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  • Writer's pictureDonna Gerard

TEACHING: MAKING YOUR JUGGLING ACT WORK

Updated: Oct 6, 2023



Teaching is not for people who need their hands held. As teachers, we are responsible for designing our lessons, setting up our classrooms, grading assignments, looking after the well-being of our students, communicating with parents, submitting a crazy amount of paperwork, attending meetings, preparing for and administering mandated testing, and maintaining an environment conducive to learning. Oh, and we teach.


The life of a teacher is a busy one and juggling is a mandatory skill. The good news is that, besides compulsory schedules and due dates, how we manage things is up to us. It’s no secret that is not possible to do all we need to do in the course of our prescribed workday, in my case 8–2:45. I managed my time any way I needed and never apologized for having a life outside of school. Need to come in at the last minute because you’re dropping your own children at school or just because you’re not a morning person? That’s fine. Want to stay late to grade your papers? Do so. The silent classroom after dismissal is a thing of beauty. But if you want to exit as soon as the students leave, that is your prerogative. Maybe your catch-up time is in your pajamas in front of your TV after your kids are in bed. That’s perfectly acceptable. But don’t feel guilty if you decide to enter grades while the students are taking a test or if you are jotting notes for next week’s plans while you’re monitoring the students doing group work. Some teachers opt to work through lunch while others need adult conversation to maintain their mental health. Make it work for you and don’t let anyone make you feel bad about when you get things done.

In my experience, micromanagement of teachers isn’t a thing. Keep the class and the room in reasonable order. Get your “paperwork” in on time. Educate your students to the best of your ability. Show up to mandated meetings. Beyond that, you get to decide how to run the show.


Let’s talk about specifics of the balls we all juggle. (Just a few- there are many more!)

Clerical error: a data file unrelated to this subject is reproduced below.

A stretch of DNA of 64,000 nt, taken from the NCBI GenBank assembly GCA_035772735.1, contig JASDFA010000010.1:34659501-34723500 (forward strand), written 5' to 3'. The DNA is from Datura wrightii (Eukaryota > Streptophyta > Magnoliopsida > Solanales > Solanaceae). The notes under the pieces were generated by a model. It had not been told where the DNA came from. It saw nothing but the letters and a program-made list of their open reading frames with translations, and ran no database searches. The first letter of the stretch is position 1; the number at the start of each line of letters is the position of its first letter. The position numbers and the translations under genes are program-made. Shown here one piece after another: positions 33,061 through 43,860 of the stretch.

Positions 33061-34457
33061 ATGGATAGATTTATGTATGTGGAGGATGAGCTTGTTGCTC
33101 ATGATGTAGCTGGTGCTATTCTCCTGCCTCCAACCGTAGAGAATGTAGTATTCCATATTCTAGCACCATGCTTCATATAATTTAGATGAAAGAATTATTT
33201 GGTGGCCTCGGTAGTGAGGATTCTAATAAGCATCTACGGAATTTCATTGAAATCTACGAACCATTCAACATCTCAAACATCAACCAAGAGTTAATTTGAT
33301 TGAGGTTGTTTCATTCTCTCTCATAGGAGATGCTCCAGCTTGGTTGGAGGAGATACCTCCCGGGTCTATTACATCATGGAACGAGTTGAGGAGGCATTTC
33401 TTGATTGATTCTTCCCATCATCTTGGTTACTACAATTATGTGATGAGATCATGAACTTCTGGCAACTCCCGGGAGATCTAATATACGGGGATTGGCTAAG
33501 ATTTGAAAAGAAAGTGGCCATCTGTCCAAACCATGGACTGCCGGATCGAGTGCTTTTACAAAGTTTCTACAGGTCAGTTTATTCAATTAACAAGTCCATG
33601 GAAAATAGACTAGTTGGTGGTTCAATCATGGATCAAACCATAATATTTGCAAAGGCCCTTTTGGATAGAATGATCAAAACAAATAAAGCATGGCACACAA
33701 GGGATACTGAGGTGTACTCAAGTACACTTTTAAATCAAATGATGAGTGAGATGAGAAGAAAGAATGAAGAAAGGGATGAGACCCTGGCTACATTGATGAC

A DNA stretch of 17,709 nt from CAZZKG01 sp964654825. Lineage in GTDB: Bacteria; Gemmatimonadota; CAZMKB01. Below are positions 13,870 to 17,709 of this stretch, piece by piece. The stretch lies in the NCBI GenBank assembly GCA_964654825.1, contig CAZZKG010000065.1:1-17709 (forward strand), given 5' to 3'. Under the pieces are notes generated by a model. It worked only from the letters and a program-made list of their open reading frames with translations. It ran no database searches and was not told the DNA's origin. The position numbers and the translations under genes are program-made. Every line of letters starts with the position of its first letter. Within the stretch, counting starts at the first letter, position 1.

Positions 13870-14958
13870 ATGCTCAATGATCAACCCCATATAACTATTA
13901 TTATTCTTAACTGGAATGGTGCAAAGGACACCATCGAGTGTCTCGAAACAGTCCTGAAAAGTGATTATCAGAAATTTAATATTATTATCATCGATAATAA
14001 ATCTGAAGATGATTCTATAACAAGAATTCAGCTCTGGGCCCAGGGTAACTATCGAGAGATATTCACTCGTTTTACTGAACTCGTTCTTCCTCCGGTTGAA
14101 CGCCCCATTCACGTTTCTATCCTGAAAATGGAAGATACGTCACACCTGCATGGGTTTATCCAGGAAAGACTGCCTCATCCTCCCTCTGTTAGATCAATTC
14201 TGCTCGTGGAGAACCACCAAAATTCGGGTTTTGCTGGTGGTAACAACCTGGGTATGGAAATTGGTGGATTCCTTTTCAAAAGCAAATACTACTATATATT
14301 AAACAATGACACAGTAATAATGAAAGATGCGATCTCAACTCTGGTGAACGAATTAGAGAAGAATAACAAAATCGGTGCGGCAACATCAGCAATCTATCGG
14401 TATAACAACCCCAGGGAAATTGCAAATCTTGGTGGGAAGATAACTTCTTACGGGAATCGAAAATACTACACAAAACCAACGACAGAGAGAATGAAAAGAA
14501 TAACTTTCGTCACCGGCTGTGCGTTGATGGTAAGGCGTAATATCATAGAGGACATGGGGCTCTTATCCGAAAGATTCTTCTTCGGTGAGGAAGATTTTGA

Lesson Plans: If it is at all possible, team up with someone else who teaches the same content and grade level as you. Spend some time preparing a unit complete with links to worksheets, videos, labs, and websites that you can use again year after year. If you and your partner teachers are keeping the same pace, submit the same plans. Ask your principal if you and your colleagues can take a professional day to write these units. The answer might be no, but it never hurts to ask. If you are told no, ask again in the future. For some teachers who read this, it’s a no-brainer. In my experience, I’ve had to deal with working on my own because my “partner teachers” never had the same prep or lunch and there was no time to get together to collaborate.


Testing Data: As a teacher in New Jersey, and in a school district that seemed to do everything the hard way, I had to prepare SGO reports for mid-October. This necessitated hunting for data about students that I didn’t know in any depth for the purpose of setting expectations for test scores I would acquire throughout the year. I needed to find, for example, their grades, standardized test scores, and attendance from the prior year. As there was no print-out or specific online location with this information, I spent hours searching for this data, student by student. This was a colossal waste of time. All teachers have tasks that are a colossal waste of time, depending on our particular situations. Here’s by advice: when you are spending time on reports, save time somewhere else. This is the time to refrain from giving students assignments that need to be graded. This is the time to let them play (educational) games on websites, watch a relevant movie, or do research that you will only peruse. Is this what you would like to do ideally? Probably not, but teachers should not have to work on their personal time to make up for the timewaster assigned by administration. They prioritized report work over teaching.


Grading: I spent a lot of time on grading, and it was my choice. But as I came to the end of my career, I realized that I could have saved a lot of time by grading more selectively. Unless there is a district policy, you can decide not to grade homework ever. You could collect three sets of essays which you only marked as completed, hand them back to the students, and let them choose one that you will grade. You can let students pair off after completing a math test and check their answers against each other. They will have to analyze their answers to correct discrepancies, forcing them to look critically at their work and discuss why each answer is right or wrong. Students put both of their names on both tests. You only collect one. You have reduced your grading time while providing an additional learning experience for your students.


Time is always at a premium in a classroom and in a teacher’s life. Analyze how you use your time and take note of how much of your personal life is eaten into by professional responsibilities. There will be times that you work “overtime”, but you get to choose how much of your time you will give. When extra work is being foisted upon you in one area, find another area where you will underwork to compensate. It is up to you.

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